If recent reports are to be believed, academic crimes are on the rise. In a world with shrinking enrollments and many underemployed professionals with PhDs, the temptations to cheat and lie to get published are intense. We are in an academic world in which an article in the Journal of Last Resort is often, somewhat sadly in my judgment, worth more than a slew of teaching awards and a devoted following of students.

A recent (July 18) article in Nature by Richard Van Noorden suggests that some observers believe “at least one-quarter of clinical trials might be problematic or even entirely made up.” Writing in the Guardian on Aug. 6, Ivan Oransky and Adam Marcus argue, “There’s far more scientific fraud than anyone wants to admit” and add that “the academic world still seems determined to look the other way.”

My own analysis of the “success rate” for grant applications to the National Institutes of Health or the National Science Foundation is consistent with this: for every grant application accepted, typically two to four others are rejected. For some scientists, rejection literally means job loss or, minimally, a significant income reduction.

This issue received new levels of prominence recently, leading to the resignation of the president of Stanford University. Long-time president Marc Tessier-Lavigne, himself a prominent research scientist, resigned after an outside review of his work concluded that it did not meet standards of “scientific rigor and process” and he failed to correct the record when notified of the problems.

The problem extends far beyond the hard sciences. I think of my own decades as a researcher in economics and some of the issues associated with asserting that some relationship is a “truth” or “economic law” that others can replicate and ultimately teach both students and the broader public. In the hard sciences, strict laboratory controls make it possible to rather precisely replicate the work of other researchers, but in the social sciences, which operate outside a controlled laboratory environment, many things are constantly changing, making “proving” a relationship difficult if not impossible.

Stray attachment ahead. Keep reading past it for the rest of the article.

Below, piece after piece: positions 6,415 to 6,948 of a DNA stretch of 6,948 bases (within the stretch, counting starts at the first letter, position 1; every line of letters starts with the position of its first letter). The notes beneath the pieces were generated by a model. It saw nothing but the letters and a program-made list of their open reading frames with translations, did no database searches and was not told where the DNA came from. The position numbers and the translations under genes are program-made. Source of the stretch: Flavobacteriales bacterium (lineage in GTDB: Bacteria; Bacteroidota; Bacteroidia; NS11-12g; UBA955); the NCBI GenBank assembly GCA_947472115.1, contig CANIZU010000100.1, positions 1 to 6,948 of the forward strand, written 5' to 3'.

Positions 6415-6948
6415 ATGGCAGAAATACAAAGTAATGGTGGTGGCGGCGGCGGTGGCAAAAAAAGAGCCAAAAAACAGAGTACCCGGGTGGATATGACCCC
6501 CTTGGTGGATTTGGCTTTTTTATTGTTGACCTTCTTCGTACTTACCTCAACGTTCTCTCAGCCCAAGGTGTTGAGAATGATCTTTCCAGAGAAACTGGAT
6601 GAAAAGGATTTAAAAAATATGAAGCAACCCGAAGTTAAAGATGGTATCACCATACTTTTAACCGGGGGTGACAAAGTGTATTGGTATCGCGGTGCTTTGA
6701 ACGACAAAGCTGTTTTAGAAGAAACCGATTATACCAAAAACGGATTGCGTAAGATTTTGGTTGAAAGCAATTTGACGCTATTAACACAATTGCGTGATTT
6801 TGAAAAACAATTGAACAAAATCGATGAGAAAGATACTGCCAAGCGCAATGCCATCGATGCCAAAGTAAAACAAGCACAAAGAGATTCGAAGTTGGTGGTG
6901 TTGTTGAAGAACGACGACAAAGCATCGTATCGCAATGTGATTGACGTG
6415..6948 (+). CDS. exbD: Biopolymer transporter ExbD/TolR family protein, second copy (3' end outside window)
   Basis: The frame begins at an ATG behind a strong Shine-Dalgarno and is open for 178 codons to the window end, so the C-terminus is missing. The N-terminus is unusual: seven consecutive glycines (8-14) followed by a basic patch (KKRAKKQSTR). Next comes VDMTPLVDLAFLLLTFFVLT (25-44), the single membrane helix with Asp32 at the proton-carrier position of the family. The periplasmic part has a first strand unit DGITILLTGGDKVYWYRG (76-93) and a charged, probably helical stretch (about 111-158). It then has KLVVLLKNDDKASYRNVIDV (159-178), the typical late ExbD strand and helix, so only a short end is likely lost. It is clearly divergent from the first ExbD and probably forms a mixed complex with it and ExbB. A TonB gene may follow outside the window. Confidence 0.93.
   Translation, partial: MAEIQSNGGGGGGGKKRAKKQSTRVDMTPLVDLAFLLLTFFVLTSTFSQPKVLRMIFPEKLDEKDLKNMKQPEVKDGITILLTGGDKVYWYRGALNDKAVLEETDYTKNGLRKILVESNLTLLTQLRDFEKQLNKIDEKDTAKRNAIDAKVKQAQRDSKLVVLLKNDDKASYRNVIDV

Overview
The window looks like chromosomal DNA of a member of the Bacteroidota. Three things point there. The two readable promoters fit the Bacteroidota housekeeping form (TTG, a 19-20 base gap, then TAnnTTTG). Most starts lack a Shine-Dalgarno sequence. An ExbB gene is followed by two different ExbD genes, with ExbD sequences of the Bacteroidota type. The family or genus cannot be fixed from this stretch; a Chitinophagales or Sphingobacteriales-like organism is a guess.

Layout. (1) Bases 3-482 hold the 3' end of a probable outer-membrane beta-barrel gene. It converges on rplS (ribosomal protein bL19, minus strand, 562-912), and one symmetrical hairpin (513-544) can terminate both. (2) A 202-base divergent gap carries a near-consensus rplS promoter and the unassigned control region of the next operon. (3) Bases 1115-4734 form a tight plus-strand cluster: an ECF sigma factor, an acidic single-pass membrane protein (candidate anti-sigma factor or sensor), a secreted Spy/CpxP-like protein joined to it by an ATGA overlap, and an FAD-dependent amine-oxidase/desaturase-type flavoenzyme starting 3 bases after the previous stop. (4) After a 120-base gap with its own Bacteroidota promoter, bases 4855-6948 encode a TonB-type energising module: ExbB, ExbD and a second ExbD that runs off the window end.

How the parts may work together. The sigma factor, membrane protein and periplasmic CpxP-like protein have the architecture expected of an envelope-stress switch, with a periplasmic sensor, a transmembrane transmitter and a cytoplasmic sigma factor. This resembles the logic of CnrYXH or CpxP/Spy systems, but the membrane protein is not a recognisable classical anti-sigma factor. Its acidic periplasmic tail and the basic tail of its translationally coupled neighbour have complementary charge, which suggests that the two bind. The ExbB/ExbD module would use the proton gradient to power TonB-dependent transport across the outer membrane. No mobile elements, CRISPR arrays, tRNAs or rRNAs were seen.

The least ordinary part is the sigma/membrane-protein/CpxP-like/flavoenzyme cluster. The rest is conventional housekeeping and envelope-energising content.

From my own research, I see how easy it is for researchers trying to proclaim a novel idea worthy of publication or promoting a congenial ideological position to be manipulating the results. Let me give a hypothetical but quite plausible example.

Suppose I believe that lowering state and local income taxes increases the rate of economic growth, measured by changing personal income per capita. Suppose I gather some different data sets and use econometric testing of 25 models. Some of the models include some seven to eight additional variables besides the income tax measure of special interest (e.g., spending on education, the number of heating degree days in a year, or the proportion of the population working in manufacturing). Some of the models use time series data (looking at data relationships over time), others use cross-sectional data (comparing different states within one geographic area, such as the United States, or even different nations).

Suppose I get 24 sets of results showing the expected negative relationship between income tax burden and economic growth, but one that shows a positive relationship, however statistically significant, at only a 90 percent level of confidence. Suppose 16 of the 24 expected negative relations are believable with a 99 percent level of confidence, five with a 95 percent level of confidence, two with only a 90 percent level of confidence, and one with only a 75 percent level of confidence (meaning there is a 25 percent probability the observed positive relationship does not exist). What do I report to the reading public?

What I typically would do is report several (possibly all) of the results, typically summarizing the 25 regressions by saying that “the predominance of evidence suggests there is a negative relationship between income taxes and economic growth.” Another researcher much more ideologically hostile to that finding might conclude “the evidence is decidedly mixed on the tax-growth relationship.” And some pro-tax highly progressive researcher might even claim, based on one study, that “results show that higher taxes actually increase growth,” ignoring both the low level of confidence in that result and, more importantly, the other 24 tests contradicting this conclusion. That novel result actually might also have a higher probability of journal acceptance because it contradicts most other studies, making it provocative. Moreover, it reaches a progressive policy conclusion that most academics would like. In other words, outside the laboratory sciences, the interpretation of results is highly manipulable.

As standards of morality and a respect for the rule of law decline generally, so too they apparently decline in academia. It is very sad to say, but I would be very suspicious about buying a used car from many academics these days.